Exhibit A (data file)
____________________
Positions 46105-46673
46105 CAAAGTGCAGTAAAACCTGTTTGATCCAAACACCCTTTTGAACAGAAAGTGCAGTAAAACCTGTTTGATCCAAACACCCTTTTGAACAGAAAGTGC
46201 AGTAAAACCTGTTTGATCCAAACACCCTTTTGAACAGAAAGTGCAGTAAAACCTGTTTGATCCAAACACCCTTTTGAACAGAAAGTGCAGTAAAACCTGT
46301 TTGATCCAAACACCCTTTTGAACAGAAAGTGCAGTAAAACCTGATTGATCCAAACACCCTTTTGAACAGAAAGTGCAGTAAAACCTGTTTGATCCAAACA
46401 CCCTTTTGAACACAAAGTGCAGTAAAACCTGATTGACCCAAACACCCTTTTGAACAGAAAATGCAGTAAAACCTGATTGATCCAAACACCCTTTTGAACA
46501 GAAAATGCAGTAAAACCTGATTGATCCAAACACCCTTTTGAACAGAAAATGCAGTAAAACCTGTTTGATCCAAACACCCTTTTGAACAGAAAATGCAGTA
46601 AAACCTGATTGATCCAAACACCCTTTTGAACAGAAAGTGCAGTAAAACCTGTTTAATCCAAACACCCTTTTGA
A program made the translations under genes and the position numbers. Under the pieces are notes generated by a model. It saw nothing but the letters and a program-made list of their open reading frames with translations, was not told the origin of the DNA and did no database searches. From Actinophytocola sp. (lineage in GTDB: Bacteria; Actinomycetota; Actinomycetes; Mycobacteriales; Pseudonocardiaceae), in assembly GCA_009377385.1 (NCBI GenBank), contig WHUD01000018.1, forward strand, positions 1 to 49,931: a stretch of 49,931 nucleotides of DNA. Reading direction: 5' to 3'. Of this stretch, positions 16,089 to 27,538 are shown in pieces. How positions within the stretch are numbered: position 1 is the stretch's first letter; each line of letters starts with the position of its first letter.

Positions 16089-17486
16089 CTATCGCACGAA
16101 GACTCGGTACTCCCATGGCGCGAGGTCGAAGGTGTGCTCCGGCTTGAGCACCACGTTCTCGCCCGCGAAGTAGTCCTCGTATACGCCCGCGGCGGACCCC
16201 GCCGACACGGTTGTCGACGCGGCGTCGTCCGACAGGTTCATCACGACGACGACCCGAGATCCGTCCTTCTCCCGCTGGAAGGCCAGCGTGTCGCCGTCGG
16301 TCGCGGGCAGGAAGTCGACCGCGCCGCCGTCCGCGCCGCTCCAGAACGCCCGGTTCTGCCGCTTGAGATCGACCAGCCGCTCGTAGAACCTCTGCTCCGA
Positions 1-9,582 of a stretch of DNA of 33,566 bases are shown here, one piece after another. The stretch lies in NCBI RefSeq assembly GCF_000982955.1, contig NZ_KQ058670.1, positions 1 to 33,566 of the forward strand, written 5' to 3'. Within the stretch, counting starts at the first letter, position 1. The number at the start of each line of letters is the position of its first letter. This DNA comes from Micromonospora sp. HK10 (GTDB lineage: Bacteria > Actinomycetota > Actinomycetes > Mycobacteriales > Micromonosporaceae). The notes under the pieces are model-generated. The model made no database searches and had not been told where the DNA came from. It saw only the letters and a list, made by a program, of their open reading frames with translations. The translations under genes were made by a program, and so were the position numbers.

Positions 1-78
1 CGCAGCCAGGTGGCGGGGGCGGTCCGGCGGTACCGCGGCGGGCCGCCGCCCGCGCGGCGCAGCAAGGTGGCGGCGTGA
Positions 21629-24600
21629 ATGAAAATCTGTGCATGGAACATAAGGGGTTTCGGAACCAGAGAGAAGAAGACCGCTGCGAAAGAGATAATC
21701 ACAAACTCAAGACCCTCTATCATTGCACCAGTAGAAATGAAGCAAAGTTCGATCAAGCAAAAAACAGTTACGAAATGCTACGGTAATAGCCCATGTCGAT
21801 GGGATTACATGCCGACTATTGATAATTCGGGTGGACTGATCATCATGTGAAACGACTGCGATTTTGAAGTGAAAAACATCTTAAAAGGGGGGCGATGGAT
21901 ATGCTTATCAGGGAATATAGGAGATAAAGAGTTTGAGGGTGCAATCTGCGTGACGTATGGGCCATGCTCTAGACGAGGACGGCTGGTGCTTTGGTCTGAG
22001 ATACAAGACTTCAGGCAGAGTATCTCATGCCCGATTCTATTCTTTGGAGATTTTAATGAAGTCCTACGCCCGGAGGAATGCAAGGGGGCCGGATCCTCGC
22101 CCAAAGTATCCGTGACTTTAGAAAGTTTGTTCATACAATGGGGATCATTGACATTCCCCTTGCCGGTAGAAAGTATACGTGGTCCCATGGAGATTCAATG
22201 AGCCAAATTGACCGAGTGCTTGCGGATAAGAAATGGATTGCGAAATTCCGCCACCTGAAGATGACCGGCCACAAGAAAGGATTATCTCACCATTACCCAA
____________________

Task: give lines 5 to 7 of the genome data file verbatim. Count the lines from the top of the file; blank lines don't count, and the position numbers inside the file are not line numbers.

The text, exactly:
46401 CCCTTTTGAACACAAAGTGCAGTAAAACCTGATTGACCCAAACACCCTTTTGAACAGAAAATGCAGTAAAACCTGATTGATCCAAACACCCTTTTGAACA
46501 GAAAATGCAGTAAAACCTGATTGATCCAAACACCCTTTTGAACAGAAAATGCAGTAAAACCTGTTTGATCCAAACACCCTTTTGAACAGAAAATGCAGTA
46601 AAACCTGATTGATCCAAACACCCTTTTGAACAGAAAGTGCAGTAAAACCTGTTTAATCCAAACACCCTTTTGA